Afro-Latin Festival Discussion – Cigars, Identity and Ex-pats in France

Bootleg Like Jazz’s Terrell Wayne explains his journey to understanding Afro-Latin history, culture and nuisances. In the video we have: Raúl Orlando Edwards (Founder of Afro-Latin Fest), Jose Grinãn (FOX 26 News Anchor), Terrell Wayne (Bootleg Like Jazz), Marlon Smith (Theologian and Scholar) and Laurel K. Rutledge (The Rutledge Perspective Podcast).

Tickets are still available for the Afro-Latin Fest happening today and all this weekend in Houston at the Westin Galleria at 5060 West Alabama. https://www.eventbrite.com/e/the-6th-annual-afro-latin-fest-tickets-55540897319

Roberto Carlos Garcia – Black Maybe, Afro-Dominican Roots and Casta | Q – Haiti, the Dominican Republic and and musings on travel

Get Fresh Books LLC and Červená Barva Press

Poet, storyteller, and essayist Roberto Carlos Garcia is a self-described “sancocho […] of provisions from the Harlem Renaissance, the Spanish Poets of 1929, the Black Arts Movement, the Nuyorican School, and the Modernists.” Garcia is rigorously interrogative of himself and the world around him, conveying “nakedness of emotion, intent, and experience,” and he writes extensively about the Afro-Latinx and Afro-diasporic experience. His second poetry collection, black / Maybe, is available from Willow Books.  Roberto’s first collection, Melancolía, is available from Červená Barva Press.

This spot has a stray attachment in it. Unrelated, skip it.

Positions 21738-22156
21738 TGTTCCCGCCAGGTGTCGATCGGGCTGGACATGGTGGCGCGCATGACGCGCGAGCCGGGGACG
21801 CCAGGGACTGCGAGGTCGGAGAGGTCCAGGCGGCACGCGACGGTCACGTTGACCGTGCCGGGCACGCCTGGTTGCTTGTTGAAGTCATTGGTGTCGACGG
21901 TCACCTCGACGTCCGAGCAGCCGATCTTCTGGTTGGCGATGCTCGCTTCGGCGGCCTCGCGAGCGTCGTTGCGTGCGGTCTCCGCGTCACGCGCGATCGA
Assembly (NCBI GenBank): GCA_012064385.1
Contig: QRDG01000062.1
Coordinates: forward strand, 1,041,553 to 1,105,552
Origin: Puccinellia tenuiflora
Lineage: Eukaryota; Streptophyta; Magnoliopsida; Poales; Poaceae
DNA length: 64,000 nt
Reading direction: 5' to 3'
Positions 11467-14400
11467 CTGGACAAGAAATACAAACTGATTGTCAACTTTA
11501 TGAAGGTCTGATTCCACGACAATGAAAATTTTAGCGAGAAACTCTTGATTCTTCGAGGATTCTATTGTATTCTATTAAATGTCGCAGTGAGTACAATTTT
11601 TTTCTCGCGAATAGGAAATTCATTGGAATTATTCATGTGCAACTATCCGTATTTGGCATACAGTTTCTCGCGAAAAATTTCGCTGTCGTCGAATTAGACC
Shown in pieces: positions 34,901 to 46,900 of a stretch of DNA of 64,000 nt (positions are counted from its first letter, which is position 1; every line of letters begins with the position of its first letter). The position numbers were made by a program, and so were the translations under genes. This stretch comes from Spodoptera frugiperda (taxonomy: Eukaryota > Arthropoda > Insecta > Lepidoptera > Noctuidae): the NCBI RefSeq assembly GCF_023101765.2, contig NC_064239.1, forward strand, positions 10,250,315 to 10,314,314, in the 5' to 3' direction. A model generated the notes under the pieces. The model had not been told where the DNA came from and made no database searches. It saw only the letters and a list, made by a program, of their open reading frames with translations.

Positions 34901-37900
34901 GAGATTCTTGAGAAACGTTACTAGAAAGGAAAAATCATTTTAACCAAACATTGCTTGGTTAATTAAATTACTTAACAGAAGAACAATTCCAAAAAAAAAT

Roberto Carlos Garcia

https://www.getfreshbooksllc.com/

https://www.robertocarlosgarcia.com/

IG: @robertobelike, @getfreshbooksllc, @bootleglikejazz

Music by: Idyll Green https://soundcloud.com/idyll-green

The Gumbo Session – Juneteenth, Lee P. Brown, Chapultepex Club and Charles Law

Terrell Wayne a.k.a. Q in the studio

This is the gumbo session – a mix of current events, topics I’m passionate about and random ideas I’ve been working on. In this episode I talk about former Mayor Lee P. Brown, the Chapultepex Club of the Houston Y.W.C.A., Howard Law and the history behind Juneteenth.